June 11, 2014Mike Miller
Editor’s Note: Mike Miller is a guest OnQ blogger and part of “QCIP Warriors Class 14-07”—the seventh internship class moving forward from the Qualcomm Corporate Integration Program for Warrior Veterans. If you have questions about the program, email QCIP-WarriorsInfo@qualcomm.com.
I’ll admit it: before this program, I was the guy who knew that Qualcomm’s name was on the stadium occupied by the San Diego Chargers. And I knew the company did something with cellphones. Regrettably, that was about it. At the time, I was getting out of the military and really didn’t have a need or desire to know what this company was about.
Whew—talk about a first impression.
I’ve just completed the seventh iteration of the Qualcomm Corporate Integration Program for Warrior Veterans (QCIP-Warriors). It’s an eight-week “internship” designed to expose veterans to the corporate world, provide key experience operating in a business environment and empower us to go out and be successful in our own personal job hunt.
Getting out of the U.S. Navy, I was confident that I would be able to easily translate my military experience as a communicator and land a big corporate job making six figures a year. Not even close. I couldn’t even land an interview. And when I finally did, the company I interviewed with pulled their offer due to some bad financial news coming out of their first quarter. Needless to say, that grand success I had dreamed of never materialized into reality.
Obviously, I needed some help.
It’s not that we veterans are unskilled or socially awkward, but the military engrains an ethos of humility, quiet confidence and team-before-self into our very being. All very noble and admirable character traits, but they create a sort of shell that can make it challenging to sell one’s self in the job hunt.
The Spring 2014 QCIP-Warriors program provided me and 13 other participants with the key intangibles needed to be successful looking for work.
For the past two months, we attended workshops on resume building, networking, interview techniques and personality discovery that helped us build a professional bravado and self-esteem to be able to sell ourselves to any job we’re passionate enough to go after. All of this education while also working side-by-side with department managers in our individual areas of expertise within Qualcomm, where we each were allowed to contribute daily to the success of the organization.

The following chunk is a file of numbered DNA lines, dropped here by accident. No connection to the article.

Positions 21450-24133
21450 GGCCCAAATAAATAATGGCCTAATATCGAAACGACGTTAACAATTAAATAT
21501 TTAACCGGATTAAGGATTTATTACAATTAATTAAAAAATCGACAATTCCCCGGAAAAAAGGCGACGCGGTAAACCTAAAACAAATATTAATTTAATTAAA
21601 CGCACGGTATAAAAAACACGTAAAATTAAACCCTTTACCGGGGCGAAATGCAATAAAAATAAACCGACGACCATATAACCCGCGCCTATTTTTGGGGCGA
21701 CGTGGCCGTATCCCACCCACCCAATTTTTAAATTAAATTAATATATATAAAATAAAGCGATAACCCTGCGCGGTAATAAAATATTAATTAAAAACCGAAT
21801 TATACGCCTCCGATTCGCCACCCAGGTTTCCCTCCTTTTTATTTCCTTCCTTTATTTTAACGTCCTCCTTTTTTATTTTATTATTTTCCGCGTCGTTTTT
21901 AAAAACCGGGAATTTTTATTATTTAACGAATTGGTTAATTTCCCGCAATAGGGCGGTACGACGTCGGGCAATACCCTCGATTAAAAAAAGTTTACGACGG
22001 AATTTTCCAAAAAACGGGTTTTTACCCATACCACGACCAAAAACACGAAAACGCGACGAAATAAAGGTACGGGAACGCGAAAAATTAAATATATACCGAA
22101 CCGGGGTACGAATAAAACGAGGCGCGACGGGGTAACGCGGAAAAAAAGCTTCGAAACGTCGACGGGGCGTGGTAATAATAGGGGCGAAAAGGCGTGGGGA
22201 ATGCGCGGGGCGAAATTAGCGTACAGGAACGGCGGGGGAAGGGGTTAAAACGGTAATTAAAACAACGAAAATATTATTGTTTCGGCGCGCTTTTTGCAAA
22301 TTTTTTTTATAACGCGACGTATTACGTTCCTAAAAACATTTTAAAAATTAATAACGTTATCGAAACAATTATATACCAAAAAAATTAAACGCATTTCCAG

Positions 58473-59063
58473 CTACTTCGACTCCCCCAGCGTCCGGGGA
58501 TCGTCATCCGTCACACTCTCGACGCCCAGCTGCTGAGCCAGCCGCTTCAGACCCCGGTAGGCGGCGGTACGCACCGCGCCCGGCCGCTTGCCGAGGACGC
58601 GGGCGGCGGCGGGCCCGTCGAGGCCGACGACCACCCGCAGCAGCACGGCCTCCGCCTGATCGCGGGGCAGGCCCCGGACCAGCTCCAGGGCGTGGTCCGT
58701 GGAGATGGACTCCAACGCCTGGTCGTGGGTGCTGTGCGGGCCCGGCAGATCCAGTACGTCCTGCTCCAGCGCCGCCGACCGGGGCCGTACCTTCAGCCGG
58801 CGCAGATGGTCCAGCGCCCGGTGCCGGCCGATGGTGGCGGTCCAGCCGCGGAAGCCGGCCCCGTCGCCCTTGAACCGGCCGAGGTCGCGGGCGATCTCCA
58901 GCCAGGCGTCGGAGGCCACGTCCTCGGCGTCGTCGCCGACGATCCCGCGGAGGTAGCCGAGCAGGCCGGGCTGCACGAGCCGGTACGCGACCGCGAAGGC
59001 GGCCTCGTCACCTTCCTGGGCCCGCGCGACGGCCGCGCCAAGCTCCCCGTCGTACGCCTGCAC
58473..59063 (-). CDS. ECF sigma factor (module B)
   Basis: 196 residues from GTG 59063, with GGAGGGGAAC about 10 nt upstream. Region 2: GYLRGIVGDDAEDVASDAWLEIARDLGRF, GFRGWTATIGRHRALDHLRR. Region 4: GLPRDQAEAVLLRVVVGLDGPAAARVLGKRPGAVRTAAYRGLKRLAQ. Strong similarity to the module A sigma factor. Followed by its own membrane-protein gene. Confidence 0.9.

The combination of staffing professionals, Qualcomm’s military veterans, department managers and countless others have all left life-changing impressions on us and have truly set us up for success. I could not be more grateful for this experience.
Many organizations claim to be military-friendly, say they support our troops and that they want to help when veterans come back home. Qualcomm walks the talk. It’s one thing to thank a veteran for their service; it’s another to offer tangible solutions that can make a difference in the life of a service member. Military service isn’t forever, and at some point we have to join the rest of the American workforce. Qualcomm has given each of us a renewed motivation and vigor to go out and conquer the professional world.
One job interview at a time.
Throughout my QCIP-Warrior experience, I wrote a blog chronicling my transition along the way. You can read more at: www.thiscivilianlife.com
0June 11, 2014